Now, on 8 November 2012, the Italian Parliament has passed a law entitled "Urgent measures for promoting the development of the [Italian] State by way of a higher level of health protection".  Among other things, this law provides that the Italian Regulatory Authority (Agenzia Italiana del Farmaco, AIFA) shall carry out an extraordinary review of the national list of authorized pharmaceutical products, so as to more clearly identify any therapeutically obsolete medicinal products. 
 When carrying out such extraordinary revision, and on the occasion of any subsequent revision of the national list of authorized pharmaceutical products, Art. 11(1) of the new law provides that [per Micaela's English translation]:
 "the medicinal products which are equivalent, according to the law, to medicinal products whose patent or SPCs is yet to expire/about to expire [translator's note: the Italian terms of the law are not clear on this point!] cannot be classified as reimbursed by the Italian national health service prior to the patent or SPC expiry date published by the Ministry of Economic Development [translator's note: this is the Ministry encompassing the Italian PTO] according to the provisions of law."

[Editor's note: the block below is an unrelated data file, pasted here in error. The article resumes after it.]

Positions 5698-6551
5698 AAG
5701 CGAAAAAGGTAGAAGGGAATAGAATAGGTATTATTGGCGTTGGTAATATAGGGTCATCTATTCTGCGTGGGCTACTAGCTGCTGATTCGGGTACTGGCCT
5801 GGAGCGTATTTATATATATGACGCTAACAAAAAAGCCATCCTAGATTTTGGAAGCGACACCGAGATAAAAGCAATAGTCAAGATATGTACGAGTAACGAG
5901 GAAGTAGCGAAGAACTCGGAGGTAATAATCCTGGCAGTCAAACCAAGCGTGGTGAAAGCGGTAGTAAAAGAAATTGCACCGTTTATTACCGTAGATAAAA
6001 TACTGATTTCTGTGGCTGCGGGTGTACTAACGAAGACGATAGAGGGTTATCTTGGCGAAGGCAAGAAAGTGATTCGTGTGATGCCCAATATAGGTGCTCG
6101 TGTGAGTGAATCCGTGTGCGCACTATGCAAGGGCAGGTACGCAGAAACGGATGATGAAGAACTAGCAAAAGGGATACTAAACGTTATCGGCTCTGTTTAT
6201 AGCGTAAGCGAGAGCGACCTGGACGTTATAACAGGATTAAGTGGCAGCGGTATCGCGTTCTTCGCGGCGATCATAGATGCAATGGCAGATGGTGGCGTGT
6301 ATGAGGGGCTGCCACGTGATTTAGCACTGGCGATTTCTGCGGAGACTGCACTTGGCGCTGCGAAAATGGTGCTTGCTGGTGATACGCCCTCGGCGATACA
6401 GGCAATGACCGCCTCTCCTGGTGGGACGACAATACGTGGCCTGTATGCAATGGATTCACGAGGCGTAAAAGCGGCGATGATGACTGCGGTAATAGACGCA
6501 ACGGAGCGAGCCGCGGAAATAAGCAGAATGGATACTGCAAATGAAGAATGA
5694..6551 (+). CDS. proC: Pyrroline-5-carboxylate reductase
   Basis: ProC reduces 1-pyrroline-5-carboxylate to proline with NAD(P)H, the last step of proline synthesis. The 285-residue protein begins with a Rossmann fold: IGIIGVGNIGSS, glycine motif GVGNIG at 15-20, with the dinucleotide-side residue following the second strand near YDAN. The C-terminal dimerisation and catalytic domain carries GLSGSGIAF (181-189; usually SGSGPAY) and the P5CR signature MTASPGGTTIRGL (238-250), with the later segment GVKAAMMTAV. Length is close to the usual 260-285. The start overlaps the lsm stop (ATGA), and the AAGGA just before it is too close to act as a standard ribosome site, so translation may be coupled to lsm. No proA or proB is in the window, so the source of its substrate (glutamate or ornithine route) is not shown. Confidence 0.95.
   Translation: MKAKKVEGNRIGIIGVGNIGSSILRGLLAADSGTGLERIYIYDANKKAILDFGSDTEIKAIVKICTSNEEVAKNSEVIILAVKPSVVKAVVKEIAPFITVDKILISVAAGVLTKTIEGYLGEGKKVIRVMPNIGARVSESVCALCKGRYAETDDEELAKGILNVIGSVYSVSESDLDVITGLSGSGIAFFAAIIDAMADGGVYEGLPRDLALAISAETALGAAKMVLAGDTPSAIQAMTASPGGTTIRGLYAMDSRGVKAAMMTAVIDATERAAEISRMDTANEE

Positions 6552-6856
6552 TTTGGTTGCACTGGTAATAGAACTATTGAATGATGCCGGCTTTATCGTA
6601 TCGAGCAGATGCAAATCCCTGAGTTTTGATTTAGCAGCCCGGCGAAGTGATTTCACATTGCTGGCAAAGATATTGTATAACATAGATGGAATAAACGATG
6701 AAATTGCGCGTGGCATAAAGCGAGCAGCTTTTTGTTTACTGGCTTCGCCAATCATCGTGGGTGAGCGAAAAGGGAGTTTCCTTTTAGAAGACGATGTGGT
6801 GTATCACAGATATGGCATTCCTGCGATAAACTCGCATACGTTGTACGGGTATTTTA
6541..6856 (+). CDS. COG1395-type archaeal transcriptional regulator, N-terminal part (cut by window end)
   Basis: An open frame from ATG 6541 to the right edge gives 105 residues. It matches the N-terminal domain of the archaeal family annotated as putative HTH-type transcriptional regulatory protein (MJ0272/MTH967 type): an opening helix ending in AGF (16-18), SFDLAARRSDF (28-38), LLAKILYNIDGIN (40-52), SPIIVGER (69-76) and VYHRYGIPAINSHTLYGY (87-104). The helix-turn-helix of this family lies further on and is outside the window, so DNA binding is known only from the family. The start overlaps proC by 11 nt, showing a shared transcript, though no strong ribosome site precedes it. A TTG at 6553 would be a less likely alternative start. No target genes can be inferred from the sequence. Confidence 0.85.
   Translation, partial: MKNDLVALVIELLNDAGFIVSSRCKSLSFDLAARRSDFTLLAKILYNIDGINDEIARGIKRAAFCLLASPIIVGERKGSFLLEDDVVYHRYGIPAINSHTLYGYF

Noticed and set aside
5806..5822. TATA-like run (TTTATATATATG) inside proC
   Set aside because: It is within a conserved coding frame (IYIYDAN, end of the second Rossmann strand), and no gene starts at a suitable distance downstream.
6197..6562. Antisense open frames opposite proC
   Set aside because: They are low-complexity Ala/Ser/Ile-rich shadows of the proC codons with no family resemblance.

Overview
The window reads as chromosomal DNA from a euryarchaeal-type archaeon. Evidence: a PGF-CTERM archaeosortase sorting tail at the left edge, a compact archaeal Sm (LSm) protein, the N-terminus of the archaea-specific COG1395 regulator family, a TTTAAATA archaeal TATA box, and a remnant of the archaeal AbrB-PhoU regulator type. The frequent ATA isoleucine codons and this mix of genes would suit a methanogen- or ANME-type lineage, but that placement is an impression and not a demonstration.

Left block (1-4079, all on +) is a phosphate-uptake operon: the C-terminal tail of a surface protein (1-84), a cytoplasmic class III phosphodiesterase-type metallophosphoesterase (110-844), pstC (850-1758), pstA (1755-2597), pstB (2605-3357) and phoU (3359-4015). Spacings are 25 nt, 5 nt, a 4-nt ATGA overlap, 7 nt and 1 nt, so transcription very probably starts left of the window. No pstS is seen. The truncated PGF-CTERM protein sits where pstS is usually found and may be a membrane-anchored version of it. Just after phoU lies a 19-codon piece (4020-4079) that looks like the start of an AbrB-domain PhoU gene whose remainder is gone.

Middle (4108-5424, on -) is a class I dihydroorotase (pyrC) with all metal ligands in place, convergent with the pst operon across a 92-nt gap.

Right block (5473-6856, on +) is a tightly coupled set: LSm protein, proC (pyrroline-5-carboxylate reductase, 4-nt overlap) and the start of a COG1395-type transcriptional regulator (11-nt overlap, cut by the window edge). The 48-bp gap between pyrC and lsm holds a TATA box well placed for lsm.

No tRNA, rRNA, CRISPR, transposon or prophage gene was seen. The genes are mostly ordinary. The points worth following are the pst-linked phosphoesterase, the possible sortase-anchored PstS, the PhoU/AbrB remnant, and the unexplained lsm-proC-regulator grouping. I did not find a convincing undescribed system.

The new law therefore does not appear to introduce a patent linkage regarding when a generic marketing authorization should be filed or when it should be granted; nevertheless, the language of Art. 11(1) appears to introduce a patent linkage regarding when a generic product can be reimbursed by the national health service. 
 While the law was under discussion at the Italian Parliament, the Italian Antitrust Authority had sent a formal communication to the Parliament proposing that the provision of Art. 11(1) be abolished given that, in the Authority's own words, such provision "introduces ... a clear form of 'patent linkage'". Despite this comment by the Authority, the provision was maintained and is still part of the new law. 
 The full text of the new law as published in the Italian OJ of November 8, 2012 can be found here.
Art. 11(1) of the new law should be read and assessed also in the context of Art. 14 of the current version of the Proposal for a Directive of the European Parliament and of the Council  relating to the transparency of measures regulating the prices of medicinal products for human use and their inclusion in the scope of public health insurance systems, which can be found here
 Interestingly enough, Art. 14 is entitled "Non interference of intellectual property rights...". It will be watching carefully to see how Art. 11(1) of the new Italian law will be reconciled with the text of Art. 14 of this draft directive. 
 Surely this will not be the last we hear regarding Italy and patent linkage!"